These sweet, nutritious muffins make for a healthy breakfast, snack, or dessert.

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  • Preparation Time

    15 minutes

  • Cooking Time

    30 minutes

  • Difficulty Rating

    1

  • Serves

    16

Ingredients

  1. 2 cups / 224 g currants, fresh or 5 Tbsp./ 45 g dried
  2. ½ cup / 80 g quinoa or potato flour
  3. 2 cups / 320 g brown rice flour
  4. 2 tsp. / 9 g baking powder, aluminum-free
  5. ½ tsp. / 1 g ground cinnamon
  6. 1 cup / 95 g ground almonds or almond meal/flour
  7. ½ cup / 120 ml olive or nut oil (i.e. macadamia, almond)
  8. 2 omega-3 or grass-fed egg yolks or 1 Tbsp. / 6½ g whole flaxseed + 3 Tbsp. / 45 ml water + 1 tsp. baking powder
  9. 1 tsp. / 4 g vanilla extract
  10. 2 omega-3 or grass-fed egg whites or 2 Tbsp agar powder + 2 Tbsp water
  11. 1¼ tsp. / 3 g Stevia or monk fruit sweetener powder or ½ cup inulin/chicory root sweetener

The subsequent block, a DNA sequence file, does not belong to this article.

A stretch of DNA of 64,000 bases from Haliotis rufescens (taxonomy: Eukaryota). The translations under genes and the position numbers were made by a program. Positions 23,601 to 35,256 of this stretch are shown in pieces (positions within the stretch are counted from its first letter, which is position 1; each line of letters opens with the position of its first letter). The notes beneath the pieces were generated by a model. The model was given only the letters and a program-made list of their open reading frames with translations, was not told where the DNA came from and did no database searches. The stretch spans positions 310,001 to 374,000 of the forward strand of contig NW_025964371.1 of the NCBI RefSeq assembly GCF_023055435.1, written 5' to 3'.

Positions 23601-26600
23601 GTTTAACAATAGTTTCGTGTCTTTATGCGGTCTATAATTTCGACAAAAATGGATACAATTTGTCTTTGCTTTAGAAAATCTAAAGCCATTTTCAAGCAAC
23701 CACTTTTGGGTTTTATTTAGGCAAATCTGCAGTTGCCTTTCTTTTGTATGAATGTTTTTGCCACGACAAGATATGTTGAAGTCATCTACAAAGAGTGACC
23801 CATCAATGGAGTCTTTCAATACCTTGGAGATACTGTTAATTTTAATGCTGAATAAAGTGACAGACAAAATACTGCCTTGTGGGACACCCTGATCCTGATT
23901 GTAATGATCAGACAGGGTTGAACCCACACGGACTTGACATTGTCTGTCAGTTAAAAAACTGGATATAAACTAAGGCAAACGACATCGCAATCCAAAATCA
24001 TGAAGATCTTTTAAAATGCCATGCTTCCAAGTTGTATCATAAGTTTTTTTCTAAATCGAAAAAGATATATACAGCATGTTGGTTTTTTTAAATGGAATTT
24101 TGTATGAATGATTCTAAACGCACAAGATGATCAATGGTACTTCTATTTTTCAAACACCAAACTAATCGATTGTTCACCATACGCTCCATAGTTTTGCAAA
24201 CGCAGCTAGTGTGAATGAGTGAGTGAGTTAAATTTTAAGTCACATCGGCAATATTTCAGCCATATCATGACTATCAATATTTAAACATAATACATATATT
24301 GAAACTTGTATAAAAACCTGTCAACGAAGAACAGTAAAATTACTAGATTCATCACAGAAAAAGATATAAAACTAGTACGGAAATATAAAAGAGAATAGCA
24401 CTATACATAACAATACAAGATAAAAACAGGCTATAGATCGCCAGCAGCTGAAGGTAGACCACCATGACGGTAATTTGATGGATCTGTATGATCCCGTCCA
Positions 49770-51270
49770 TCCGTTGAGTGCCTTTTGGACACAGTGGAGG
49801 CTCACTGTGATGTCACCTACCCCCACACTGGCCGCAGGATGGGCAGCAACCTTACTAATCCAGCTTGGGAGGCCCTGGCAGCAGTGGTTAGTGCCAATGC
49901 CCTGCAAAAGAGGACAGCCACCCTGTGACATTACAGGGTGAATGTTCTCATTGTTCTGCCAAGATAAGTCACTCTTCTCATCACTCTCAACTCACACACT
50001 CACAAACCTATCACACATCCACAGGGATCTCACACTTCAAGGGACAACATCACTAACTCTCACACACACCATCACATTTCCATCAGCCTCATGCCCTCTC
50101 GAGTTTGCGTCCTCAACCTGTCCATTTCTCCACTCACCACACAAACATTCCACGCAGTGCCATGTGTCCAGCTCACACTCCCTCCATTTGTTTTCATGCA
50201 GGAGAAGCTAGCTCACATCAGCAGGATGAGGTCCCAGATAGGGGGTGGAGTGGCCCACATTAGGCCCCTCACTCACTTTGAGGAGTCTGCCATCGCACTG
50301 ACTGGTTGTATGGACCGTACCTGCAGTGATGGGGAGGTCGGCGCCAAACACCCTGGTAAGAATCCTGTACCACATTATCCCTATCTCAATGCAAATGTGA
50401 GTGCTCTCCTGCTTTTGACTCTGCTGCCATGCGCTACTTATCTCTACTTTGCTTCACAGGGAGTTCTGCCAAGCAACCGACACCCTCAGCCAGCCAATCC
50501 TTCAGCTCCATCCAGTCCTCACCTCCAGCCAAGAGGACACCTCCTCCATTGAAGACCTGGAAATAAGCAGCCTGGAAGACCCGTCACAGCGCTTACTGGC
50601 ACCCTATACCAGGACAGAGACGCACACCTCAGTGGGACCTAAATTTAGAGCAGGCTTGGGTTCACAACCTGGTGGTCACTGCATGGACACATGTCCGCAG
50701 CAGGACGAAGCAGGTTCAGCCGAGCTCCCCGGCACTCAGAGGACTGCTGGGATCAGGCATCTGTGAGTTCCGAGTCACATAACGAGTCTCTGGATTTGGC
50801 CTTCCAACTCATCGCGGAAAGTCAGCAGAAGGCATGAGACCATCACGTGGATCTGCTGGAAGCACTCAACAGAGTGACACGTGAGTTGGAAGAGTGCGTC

12. 1 cup / 240 ml organic grass-fed or vegan milk

Directions

  1. Preheat your oven to 375°F / 190°C. Mist 16 paper muffin cups with oil, and set them in a standard muffin pan.
  2. Vegan preparation: Grind flaxseed to a meal, and mix with warm water In a small bowl; allow to sit for 2-3 minutes to gel. Blend in baking powder. In a small bowl large enough to accommodate a hand blender or mixer blades, mix together agar agar+water, and whip. Refrigerate the agar+water mixture until chilled.
  3. In a large bowl, mix together the flours, baking powder, cinnamon, and ground almonds.
  4. In a small bowl, combine the remaining, egg yolks or flaxseed mixture, oil and vanilla extract.
  5. Gradually blend the oil mixture into the dry mixture, alternating with milk.